career paths. *ut the ma *e entirel informal. . particularl of intentions. the lcial scientist must achieve an un$erstan$in% of !hat actors are $oin% in the ctors' o!n terms. hierarchies. an$ 'system integration' to relations *et!een the non9human components of social s stems" macrosociology an$ microsociology . are compose$ of ln$ivi$uals" 22not onl persons. sa . volcanoes or *ic cles. once in e)istence. usin% appropriate cultural rules. then44 -n institution is an or%anise$ !a of $oin% certain thin%s. . the effects of somethin% 2for e)ample an e$ucation s stem4 can fee$*ac5 to ensure its continue$ e)istence 2for e)ample those !ho have *enefite$ from it support it4" ?ut functional e)planations cannot e)plain ho! that somethin% comes into e)istence in the first place" :unctionalism has $ifficult e)plainin% historicall pro$uce$ phenomena" +arsons' a*stract functionalist s s terns theor implies that the functional nee$s of social s stems pro$uce the institutions an$ practices require$ to meet those nee$s" offman. ma5in% them relativel relia*le" Institutions ma *e $efine$ formall * constitutional rules. as a necessar step to!ar$s e)plainin% !hat the are $oin%" Functionalism :unctional e)planations e)plain !h an social phenomenon is the !a it is. the " 3tcome of a process of institutionalisation.tu$ of lar%e9scale an$ lon%9lastin% social phenomena vs"stu$ of small9scale an$ relativel short9live$ ones" . in$ivi$ualism 'In$ivi$ual' is a lo%ical term referrin% to one of a class of entities" -ll such classes.rvin% 1=((ZL( Foffman is the most important contri*utor to the school of s m*olic interactionism an$ theorist of !hat he calle$ the 'interac9 tion or$er'" The latter consists of universal principles %overnin% the process ofN interpersonal interaction. farms. !here* preferre$ !a s of $oin% thin%s' are pro%ressivel reinforce$.ocial theorists no! focus on ho! these 'levels' interrelate. especiall !here the persons are ph sicall present an$ 'face !or5' is possi*le" Foffman e)plores !hat is require$ for successful I interaction to occur" . morall compromisin% infor9 I mation an$ so on" Individuals. persons.. to *e the !a it is" This requires an account of the interaction of all the causes contri*utin% to pro$ucin% the thin% *ein% e)plaine$" .e sho!s face9to9face interaction is the *asis of trust *ecause it ma5es it $ifficult to hi$e insincerit .#planation and understanding /e e)plain somethin% * sho!in% !h it ha$. cultural o*Cects. necessaril .cience aims for )planation" In a %eneral sense. usuall those of the ori%inator an$ the interpreter" ?ecause timan action is informe$ * s m*olic e)pressions. such as the conventions of %oo$ manners Integration refers to the mo$es of relation *et!een $ifferentiate$ elements of structures" 'social integration' refers to the qualities of relation *et!een interactin% in$ivi$uals an$ %roups. Co* $escriptions an$ so on. so that the can *e un$erstoo$ relative to Aome point of vie!. te)ts an$ uses of lan%ua%e. un$erstan$in% is enhance$ * e)planations" Eio!ever. * sho!in% !hat its functions or effects are" In some cases. 'un$erstan$in%' is also use$ in a more restricte$ !a to refer to the nterpretation of s m*olic e)pressions. cats.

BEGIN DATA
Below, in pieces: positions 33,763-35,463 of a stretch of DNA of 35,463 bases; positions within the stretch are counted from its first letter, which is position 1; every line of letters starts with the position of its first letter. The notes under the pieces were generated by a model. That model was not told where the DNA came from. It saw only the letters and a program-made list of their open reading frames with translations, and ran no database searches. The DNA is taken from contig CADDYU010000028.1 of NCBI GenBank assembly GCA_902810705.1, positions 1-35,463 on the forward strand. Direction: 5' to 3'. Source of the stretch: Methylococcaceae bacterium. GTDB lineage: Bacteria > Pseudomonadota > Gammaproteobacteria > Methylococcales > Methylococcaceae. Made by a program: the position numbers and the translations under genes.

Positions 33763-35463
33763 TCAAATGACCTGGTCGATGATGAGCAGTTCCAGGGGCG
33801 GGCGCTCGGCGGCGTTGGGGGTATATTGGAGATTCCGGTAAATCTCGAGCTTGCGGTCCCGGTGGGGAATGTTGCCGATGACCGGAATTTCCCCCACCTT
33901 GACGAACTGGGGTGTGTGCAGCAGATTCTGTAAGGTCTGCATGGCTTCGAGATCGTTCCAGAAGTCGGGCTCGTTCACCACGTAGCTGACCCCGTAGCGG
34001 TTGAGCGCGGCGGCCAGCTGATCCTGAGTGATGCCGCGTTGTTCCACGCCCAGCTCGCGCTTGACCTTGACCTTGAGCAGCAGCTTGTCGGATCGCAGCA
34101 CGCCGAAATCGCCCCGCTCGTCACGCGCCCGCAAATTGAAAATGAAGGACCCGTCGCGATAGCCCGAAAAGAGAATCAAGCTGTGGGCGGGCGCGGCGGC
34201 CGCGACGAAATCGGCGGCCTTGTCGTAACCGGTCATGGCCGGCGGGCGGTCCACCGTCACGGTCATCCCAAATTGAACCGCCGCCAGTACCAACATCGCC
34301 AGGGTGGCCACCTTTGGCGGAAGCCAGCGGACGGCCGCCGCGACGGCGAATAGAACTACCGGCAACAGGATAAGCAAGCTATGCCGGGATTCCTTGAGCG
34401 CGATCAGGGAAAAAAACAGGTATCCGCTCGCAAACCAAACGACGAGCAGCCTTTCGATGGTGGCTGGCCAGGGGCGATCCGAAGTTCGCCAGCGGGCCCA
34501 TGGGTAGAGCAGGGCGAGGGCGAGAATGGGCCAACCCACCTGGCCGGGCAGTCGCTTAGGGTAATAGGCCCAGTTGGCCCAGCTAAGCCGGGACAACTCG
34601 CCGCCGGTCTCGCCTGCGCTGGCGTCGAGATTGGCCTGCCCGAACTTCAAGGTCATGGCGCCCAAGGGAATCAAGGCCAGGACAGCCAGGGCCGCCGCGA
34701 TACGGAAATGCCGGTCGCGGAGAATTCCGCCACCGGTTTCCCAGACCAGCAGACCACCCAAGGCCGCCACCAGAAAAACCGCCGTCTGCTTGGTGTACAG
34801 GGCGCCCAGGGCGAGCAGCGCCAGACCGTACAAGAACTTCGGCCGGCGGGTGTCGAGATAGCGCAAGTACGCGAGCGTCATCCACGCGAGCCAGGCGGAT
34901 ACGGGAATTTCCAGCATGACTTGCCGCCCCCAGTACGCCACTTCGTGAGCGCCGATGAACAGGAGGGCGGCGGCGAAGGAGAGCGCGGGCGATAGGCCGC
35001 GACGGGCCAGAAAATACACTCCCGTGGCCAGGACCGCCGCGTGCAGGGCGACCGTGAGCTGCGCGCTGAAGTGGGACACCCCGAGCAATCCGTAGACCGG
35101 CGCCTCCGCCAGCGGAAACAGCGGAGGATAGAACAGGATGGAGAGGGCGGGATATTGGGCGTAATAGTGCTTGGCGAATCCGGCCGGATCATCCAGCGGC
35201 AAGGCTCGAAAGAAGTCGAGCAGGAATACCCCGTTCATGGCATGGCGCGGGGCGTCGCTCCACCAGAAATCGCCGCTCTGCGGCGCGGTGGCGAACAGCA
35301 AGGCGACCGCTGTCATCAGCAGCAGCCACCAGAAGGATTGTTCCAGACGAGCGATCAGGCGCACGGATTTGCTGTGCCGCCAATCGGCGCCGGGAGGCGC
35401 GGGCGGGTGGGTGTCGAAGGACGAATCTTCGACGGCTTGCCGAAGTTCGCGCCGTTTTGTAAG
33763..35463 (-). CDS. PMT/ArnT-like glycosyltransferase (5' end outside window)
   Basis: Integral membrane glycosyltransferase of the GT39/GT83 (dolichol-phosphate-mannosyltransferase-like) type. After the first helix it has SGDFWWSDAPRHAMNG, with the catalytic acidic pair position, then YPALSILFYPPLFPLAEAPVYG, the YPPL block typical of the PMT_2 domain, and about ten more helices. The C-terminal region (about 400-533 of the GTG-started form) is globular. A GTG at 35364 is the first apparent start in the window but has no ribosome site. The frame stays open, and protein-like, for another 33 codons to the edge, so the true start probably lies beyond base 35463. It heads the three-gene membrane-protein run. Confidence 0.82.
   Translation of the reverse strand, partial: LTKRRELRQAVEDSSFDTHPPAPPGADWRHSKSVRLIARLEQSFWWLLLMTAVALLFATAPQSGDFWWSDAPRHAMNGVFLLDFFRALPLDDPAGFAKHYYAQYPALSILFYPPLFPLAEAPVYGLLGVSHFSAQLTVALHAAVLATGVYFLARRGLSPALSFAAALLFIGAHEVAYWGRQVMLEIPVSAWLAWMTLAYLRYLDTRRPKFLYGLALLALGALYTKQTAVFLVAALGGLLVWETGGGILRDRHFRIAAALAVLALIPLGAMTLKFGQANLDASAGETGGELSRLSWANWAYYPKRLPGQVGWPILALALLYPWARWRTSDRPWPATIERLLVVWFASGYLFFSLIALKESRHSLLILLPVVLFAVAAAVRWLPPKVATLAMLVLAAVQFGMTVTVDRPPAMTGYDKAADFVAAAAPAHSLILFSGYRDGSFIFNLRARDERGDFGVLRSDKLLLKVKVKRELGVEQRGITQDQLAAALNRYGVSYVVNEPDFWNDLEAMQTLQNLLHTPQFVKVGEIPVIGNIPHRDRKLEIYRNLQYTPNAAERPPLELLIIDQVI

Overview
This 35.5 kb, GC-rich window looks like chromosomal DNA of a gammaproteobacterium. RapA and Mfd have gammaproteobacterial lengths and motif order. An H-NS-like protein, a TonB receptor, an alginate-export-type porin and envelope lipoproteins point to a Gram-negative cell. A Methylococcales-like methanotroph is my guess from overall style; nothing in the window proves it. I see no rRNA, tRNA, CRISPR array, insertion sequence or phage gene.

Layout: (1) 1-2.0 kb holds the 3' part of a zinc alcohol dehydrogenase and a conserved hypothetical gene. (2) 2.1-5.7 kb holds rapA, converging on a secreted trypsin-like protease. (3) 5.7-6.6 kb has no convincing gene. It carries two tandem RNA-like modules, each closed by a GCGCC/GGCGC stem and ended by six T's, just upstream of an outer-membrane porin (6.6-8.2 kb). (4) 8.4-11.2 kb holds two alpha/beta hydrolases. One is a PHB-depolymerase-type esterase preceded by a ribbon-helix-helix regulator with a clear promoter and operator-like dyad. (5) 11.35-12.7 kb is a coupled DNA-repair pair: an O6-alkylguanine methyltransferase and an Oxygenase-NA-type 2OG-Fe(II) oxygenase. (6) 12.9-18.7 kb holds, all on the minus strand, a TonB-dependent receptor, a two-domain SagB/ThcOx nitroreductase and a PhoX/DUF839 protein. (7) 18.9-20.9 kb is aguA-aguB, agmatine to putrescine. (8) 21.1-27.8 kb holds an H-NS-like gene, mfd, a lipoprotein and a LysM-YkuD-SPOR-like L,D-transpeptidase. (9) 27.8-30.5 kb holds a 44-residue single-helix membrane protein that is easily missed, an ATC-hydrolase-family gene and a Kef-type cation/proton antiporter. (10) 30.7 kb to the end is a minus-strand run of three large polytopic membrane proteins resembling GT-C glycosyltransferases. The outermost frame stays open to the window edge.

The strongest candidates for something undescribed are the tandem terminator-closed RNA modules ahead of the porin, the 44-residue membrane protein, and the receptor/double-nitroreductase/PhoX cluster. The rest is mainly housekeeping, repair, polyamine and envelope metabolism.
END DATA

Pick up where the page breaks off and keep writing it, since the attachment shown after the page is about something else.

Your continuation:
in !hich people ela*orate$ on the le%acies of past %enerations. is the historical process of $isplac9 in% premo$emit !here life is live$ accor$in% to e)amples horn the past an$ the !is$om of the ol$. !hich some see as universal anc !hich some see as universal an$ inevita*le. usuall involvin% spea5in% a common lan%ua%e an$ sometimes sharin% important cultural commitments such as reli%ion" 3ationalism is the $octrine that each culture shoul$ *e self9%overnin% an$ have its o!n state" -arsons. 3ea$ sho!s ho! sU*Cective in$ivi$uals are emer%ent pro$ucts of o*Cective social processes" 2odernity is the %eneral con$ition of social life !here chan%e an$ improvement is activel sou%ht" 3o$ernisation. !e must '*ecome o*Cects to ourselves'. ne! culture an$ ne! nature" .such that it *ecomes possi*le to rec o%nise that in some situations small9scale interaction 2for e)ample *et!een po!erful hea$s of . learn to ta5e an o*Cective perspective on themselves an$ ima%ine ho! the are un$erstoo$ * others" . !ere the pro$uct of a lon%. an$ that macroscopic phenomena 2such as lan%ua%e an$ la!4 are important con$itions of of small sscale an$ momentar phenomena" 2ar# insiste$ that human e)istence human !as an historical one . pro$ucin% ne! !a s of or%aniWin% themselves .e su%%este$ that to *e self9$efinin% su*iect !ith personal i$entities.tate4 can have mitior consequences for lon%9 lastin% phenomena . an$ tra$itional cultural authorities" It usuall involves a confrontation !ith tra$itional forms of reli%ion" 3o$ernism refers to a cultural attitu$e of preferrin% the mo$ern in an sphere of activit " 3ation-!tate an$ nationalism The nation9state is a t pe of political m%an9 isation !here the state monopolises the use of force an$ la!9ma5in% !ithin a territor in !hich the population is ima%ine$ to su*scri*e to a common cul9 tural i$entit . possessin% %enuine su*Cectivit . * acquirin% lan%ua%e in a conte)t of socii relations. natural an$ o*Cective process of social interaction" .e sho!e$ ho! ne!*orn *a*ies start out as o*Cects *ut. Talcott 1=D(9<= hi%hl comple) a*stract theor of the !a social s stems function in !hich action virtuall $isappears" . iddens' structuration theor !as $esi%ne$ to replace 3ar)ist an$ +arsonian 'functionalism'" -ersonal identity an$ social identity +ersonal i$entit is the !a in !hich persons un$erstan$ the meanin% of their o!n positions in the !orl$" It involves a constantl $evelopin% tfiectin% a*out theiI 9past an$ their intentions for their future" . there* achievin% relative autonom from our social i$entities as $efine$ * others" /e thus have *oth personal i$entities an$ social i$entities" Hi5e Dur5heim.leven Theses on :euer*ach 3ea$ invente$ a $ialectical theor of human social $evelopment !hich sho!e$ ho! mature an$ self9controlle$ per9 Nons.